FREDY STUDER – Now’s The Time

Everest

A 2-LP solo set and a 250-page book. There’s much to relish in this box set by Everest, released in the year in which one of the finest European percussionists – Swiss Fredy Studer – turns 70. He may have stayed rather quiet over the years, but just take a look at his CV to realize what the commonplace “playing with a who’s who of great musicians” means. Studer really saw them all – almost.

The idea of listening to a single sonic source for more than twenty minutes is anathema for the average audience, especially when drums are involved. Now’s The Time might very well be the album destined to alter that sort of inadequateness. I have repeatedly been in its company in the last 48 hours, and it hasn’t ceased to gladden these frazzled ears.

To borrow another expression from the third estate of journalism, Studer is in total command of his instrumentation; he never feels like overstating to exalt his own inventions. Think of the difference between an insightful person who speaks infrequently, intuitively picking the essence of the correct meaning every time, and an individual replete with inferiority complexes who constantly aggrandizes his/her pitiful self through unrestrained blah-blah. Now, guess what category Studer belongs to.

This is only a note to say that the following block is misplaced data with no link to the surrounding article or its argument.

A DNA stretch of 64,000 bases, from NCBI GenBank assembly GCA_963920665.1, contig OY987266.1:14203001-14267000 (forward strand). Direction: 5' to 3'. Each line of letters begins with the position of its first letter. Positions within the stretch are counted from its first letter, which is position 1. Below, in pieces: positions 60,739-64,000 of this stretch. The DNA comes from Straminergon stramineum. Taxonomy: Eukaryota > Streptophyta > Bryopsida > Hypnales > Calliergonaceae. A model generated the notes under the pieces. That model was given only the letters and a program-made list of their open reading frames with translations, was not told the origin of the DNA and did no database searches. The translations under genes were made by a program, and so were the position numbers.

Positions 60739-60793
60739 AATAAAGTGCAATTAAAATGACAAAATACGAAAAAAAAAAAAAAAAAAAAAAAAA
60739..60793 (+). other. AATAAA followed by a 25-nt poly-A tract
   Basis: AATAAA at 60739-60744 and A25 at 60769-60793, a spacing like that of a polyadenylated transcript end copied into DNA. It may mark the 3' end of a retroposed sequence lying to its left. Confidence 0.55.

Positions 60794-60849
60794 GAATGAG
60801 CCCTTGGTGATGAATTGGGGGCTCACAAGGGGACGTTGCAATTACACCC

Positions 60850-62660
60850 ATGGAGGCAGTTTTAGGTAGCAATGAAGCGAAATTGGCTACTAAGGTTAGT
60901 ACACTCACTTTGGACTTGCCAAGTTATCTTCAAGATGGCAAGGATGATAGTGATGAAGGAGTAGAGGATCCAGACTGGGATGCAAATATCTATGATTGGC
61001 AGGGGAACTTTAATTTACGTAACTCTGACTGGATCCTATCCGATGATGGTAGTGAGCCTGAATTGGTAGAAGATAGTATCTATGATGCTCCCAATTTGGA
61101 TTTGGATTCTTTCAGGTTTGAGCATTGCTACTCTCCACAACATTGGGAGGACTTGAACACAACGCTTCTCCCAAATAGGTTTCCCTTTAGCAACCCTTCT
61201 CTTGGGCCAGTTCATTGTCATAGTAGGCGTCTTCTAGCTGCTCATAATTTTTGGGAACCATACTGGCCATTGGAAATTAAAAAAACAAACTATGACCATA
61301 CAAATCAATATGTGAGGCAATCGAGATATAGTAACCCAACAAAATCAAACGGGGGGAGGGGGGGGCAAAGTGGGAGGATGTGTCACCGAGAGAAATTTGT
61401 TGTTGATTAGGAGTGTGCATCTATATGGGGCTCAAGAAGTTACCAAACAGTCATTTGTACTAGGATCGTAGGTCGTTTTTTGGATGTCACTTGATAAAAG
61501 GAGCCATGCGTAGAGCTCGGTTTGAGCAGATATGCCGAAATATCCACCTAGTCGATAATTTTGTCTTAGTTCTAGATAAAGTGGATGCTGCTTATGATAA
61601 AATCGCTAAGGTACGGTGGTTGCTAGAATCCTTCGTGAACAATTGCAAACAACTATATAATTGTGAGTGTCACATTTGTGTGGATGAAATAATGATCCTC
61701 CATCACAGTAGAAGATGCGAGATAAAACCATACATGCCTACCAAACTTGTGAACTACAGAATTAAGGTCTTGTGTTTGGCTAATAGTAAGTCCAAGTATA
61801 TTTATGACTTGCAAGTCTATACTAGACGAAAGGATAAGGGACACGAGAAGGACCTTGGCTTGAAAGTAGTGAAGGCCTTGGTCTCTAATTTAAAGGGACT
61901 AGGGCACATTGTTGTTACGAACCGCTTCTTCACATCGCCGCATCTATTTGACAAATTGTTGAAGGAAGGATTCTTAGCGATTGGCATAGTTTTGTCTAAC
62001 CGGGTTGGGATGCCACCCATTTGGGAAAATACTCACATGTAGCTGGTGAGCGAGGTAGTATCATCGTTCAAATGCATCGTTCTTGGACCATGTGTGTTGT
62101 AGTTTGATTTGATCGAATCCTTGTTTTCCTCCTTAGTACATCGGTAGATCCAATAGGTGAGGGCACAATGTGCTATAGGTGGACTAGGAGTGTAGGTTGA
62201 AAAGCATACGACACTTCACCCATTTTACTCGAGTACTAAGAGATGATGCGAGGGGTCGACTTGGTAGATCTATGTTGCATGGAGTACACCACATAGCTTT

Am I transmitting the impression of a record full of artificial Zen silences? Wrong. This work explores the basics of rhythm and timbre with a naturalness that is extraneous to the large part of hypertechnical instrumentalists, more interested in dilating the ego than establishing a connection with the receivers. Studer creates patterns – and not only that – to go straight to the core of percussive sensitivity, enhancing clear-cut imageries with elusive resonant nuances. Each detail becomes fundamental, all the tracks resplendent with lively linearity.

At the basis of these geometries lies the splendid sound of the skins, tuned to near-perfection; even a tom roll appears as a deep statement, deprived of what Frank Zappa would call “bogus pomp”. However, in the title track the cymbals generate such a marvelous aura of reverberant overtones that we wouldn’t mind if it lasted three days. And if you want additional pulse-induced trance, try “Joysticks”. We could pointlessly explicate each piece’s wealth of beauties, but this is a glorious harmoniousness of multiple components.

Everything we do, voluntary or less, is defined by a rhythm. What many people fail to understand is that the same is valid for what they see/perceive as chaos. Studer might teach a thing or two to the wannabes who dissertate about Fibonacci then recoil in horror in front of odd metres or theoretical discordance in a composition. Still, he would do it with the polite distinction of someone who does not brag. Those who have already understood don’t need to.

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